In academic arenas, disability studies often (and should) intersect with many other academic disciplines. According to a study commissioned by the Economic and Social Research Council, disability studies most commonly intersects with four other disciplines:
- Race/ethnic studies: How are race and ethnicity defined, constructed, and applied? How do they overlap or intersect as related to gender, class, nation and religion?
- Feminism/women’s studies: An interdisciplinary area of study as well, women’s studies explores the history, experiences, and contributions of women to society, as well as the cultural/social construction of gender and the influence of gender on life.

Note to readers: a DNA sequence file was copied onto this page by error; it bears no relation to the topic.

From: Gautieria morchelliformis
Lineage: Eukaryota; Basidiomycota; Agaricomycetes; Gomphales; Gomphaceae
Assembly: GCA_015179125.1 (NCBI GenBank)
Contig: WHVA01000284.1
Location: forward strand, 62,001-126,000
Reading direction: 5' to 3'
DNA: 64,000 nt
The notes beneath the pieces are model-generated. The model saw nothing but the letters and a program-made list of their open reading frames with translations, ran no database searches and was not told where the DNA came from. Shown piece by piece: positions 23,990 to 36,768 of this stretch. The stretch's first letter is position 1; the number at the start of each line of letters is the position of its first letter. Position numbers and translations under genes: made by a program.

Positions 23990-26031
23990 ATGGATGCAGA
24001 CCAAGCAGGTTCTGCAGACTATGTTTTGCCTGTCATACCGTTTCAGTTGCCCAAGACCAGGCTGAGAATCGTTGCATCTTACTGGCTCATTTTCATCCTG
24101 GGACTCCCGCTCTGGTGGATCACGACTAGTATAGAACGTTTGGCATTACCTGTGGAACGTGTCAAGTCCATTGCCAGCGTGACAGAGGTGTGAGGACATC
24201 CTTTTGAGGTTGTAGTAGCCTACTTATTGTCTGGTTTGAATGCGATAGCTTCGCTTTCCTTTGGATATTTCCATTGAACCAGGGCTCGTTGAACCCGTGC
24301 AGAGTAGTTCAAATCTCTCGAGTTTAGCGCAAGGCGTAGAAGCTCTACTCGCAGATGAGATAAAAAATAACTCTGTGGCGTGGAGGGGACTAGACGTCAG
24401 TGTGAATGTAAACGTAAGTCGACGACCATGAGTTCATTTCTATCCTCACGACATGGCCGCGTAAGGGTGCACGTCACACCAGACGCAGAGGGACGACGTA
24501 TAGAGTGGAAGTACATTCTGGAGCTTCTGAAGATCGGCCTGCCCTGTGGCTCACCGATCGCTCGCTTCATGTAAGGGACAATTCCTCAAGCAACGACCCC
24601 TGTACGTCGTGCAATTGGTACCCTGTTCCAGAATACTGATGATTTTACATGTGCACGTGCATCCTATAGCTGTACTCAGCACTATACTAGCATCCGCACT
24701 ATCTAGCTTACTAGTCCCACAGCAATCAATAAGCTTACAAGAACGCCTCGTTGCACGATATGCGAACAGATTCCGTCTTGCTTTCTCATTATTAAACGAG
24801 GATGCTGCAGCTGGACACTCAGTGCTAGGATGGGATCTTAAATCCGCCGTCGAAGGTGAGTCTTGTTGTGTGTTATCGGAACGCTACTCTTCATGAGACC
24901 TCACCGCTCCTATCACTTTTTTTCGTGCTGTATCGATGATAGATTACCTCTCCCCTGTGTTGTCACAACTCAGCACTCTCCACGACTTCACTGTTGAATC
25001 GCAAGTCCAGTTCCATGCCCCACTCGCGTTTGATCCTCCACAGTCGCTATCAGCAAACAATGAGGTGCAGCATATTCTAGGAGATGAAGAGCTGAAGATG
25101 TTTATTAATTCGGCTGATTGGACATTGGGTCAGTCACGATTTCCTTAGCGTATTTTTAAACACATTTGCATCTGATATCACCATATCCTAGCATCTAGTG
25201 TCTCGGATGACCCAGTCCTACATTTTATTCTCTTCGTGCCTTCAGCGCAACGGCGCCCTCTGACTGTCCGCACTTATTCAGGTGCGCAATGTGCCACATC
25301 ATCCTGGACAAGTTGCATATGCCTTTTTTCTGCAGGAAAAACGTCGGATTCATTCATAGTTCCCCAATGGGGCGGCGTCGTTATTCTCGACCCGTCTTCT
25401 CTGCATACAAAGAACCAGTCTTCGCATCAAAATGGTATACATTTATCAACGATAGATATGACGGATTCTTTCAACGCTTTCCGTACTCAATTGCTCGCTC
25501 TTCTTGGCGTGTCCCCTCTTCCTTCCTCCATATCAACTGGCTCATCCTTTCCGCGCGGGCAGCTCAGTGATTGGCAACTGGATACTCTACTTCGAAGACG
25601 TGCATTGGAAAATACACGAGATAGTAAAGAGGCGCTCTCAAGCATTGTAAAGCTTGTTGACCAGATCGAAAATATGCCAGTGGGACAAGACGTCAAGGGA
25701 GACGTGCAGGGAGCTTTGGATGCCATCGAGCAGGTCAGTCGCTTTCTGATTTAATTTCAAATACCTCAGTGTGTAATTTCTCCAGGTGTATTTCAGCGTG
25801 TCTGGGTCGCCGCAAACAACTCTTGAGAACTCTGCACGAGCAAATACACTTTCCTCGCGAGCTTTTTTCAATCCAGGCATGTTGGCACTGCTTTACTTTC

- Gender/sexuality studies: Explores how notions of gender and sexuality have emerged, as well as the ways their lived experiences interact with all facets of life.
- Social class studies: An exploration of the way social class (far bigger than income) affects the ways we think about the world, as well as act or achieve related to those thought patterns.
There is a common thread between disability studies and these four disciplines. Systems of oppression exist, and they can detrimentally impact one’s lived experiences. By engaging with disabilities studies while also engaging with these other areas of study, the academic is not allowed to lose sight of each system of oppression, as well as the way the systems interact with and affect each other. Many disabled persons live their lives under multiple oppressive systems (i.e., a disabled person who is also a minority), so one must study all of the systems in order to fully engage with and support that group of people.
Exclusion of Mental and Cognitive Disabilities